lubricant and is largely responsible for driving down bearing reliability and bearing life.
Clearly then, flinger discs, jet-oil spray application, oil mist and circulating systems are
given preference over oil rings by reliability-focused pump user companies.
Oil Bath Lubrication
A simple oil bath method, shown earlier in Figure 9-10, is satisfactory for low speeds
and loads. As a very general rule, most bearings in pumps operating at less than 1,800
rpm are suitable for oil bath lubrication. On these pumps, the static oil level should be
at the midpoint of the lowest ball or roller. A greater amount of oil can cause churning
which results in abnormally high operating temperatures. Systems of this type generally
employ sight gages to facilitate inspection of the oil level.
It is important to not that although the oil bath will contact the bearing, either an oil ring
or a flinger disc may have to be employed to prevent oil stratification. Oil stratification
means that after passing through the bearing, a layer of hot oil would tend to float on the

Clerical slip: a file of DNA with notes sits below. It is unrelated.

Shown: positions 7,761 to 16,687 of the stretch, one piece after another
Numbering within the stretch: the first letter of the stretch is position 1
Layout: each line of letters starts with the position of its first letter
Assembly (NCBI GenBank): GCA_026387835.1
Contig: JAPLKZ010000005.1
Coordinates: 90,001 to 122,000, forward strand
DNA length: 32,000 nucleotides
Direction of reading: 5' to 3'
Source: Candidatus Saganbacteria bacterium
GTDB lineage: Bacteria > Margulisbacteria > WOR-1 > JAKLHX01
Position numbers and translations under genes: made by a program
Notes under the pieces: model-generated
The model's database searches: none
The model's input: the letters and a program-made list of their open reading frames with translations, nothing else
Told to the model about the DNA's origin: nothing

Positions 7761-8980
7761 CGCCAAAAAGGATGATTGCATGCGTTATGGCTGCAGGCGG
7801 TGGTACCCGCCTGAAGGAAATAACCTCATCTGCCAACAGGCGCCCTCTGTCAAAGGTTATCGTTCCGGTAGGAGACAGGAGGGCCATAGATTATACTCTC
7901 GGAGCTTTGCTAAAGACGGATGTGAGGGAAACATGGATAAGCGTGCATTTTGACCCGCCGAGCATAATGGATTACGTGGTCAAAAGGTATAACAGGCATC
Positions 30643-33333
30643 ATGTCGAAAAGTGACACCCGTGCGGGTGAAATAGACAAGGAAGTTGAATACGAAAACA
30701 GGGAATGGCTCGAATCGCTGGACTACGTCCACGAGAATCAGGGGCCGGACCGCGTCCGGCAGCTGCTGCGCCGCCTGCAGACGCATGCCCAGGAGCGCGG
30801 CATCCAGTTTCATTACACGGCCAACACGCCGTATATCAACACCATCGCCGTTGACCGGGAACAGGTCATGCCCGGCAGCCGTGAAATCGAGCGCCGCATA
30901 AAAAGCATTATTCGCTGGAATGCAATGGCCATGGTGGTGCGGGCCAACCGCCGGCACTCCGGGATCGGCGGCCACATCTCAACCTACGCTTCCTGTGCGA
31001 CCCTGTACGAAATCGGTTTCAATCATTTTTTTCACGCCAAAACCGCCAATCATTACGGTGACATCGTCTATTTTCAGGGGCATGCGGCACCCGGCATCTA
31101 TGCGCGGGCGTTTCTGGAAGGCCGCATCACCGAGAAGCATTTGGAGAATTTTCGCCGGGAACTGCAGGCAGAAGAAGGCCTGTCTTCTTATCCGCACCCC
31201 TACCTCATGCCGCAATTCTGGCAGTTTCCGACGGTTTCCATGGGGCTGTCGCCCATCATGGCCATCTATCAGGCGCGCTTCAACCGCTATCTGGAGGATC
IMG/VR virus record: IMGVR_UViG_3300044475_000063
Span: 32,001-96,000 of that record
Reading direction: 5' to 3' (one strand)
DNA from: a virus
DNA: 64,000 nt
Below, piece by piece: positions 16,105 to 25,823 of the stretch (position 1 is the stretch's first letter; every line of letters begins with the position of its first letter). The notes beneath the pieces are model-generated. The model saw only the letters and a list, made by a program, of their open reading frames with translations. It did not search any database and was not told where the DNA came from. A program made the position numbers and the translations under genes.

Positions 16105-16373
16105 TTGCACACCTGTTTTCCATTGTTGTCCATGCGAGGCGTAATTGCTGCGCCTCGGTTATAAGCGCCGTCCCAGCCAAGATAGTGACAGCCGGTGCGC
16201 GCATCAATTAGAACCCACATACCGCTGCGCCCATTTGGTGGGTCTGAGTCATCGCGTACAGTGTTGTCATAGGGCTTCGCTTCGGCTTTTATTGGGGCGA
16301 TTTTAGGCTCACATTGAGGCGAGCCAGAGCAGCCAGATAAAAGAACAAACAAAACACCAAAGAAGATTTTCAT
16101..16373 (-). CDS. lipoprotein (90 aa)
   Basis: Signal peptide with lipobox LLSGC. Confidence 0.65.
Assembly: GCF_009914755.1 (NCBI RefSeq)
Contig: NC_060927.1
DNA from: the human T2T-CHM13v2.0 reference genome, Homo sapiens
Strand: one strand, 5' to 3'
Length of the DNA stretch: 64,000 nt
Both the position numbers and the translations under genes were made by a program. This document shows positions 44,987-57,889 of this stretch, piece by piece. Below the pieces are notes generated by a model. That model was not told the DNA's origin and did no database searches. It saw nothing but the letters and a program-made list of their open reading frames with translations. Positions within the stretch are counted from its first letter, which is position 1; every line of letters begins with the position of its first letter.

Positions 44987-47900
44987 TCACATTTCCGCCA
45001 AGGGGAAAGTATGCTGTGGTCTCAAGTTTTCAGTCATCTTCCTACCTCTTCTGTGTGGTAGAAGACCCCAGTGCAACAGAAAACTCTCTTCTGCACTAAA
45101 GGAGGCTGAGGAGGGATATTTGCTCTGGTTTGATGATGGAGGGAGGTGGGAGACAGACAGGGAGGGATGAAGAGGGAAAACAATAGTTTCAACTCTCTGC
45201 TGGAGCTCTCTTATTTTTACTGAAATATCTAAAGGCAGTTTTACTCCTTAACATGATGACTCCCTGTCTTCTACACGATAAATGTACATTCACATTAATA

bulk of somewhat cooler and denser lubricant at the bottom of the sump.
Conventional Wisdom: Oil slingers or flingers are not needed with oil bath lubrication.
Fact: Quiescent static pumps allow a hot layer of oil to float near the top. Flingers or
similar means of agitation devices are needed to maintain uniform oil temperatures.

#10.4

#10.5

#11.0

TECHNICAL SALES

TS-104

API TOP SUCTION PUMPS

Sep-05

To simplify piping and/or to save floor space, it is sometimes necessary for OH2 pumps to be
built with top suctions.

Because of casting difficulties and cost, suction passages on top suction pumps are sometimes
compromised during the hydraulic design. Impaired performance is generally evident by:
a) Increased NPSHR for top suction pump (using the same impeller) vs. the end suction
model (Note 1)
b) Reduced efficiency (more power)
c) Higher vibration (more maintenance)
To overcome these abnormalities, CPC has designed a line of top suction pumps (OH2 and
BB2) that does not compromise on hydraulic and mechanical performance. This noncompromised design, however, requires some extra floor space in the OH2 design.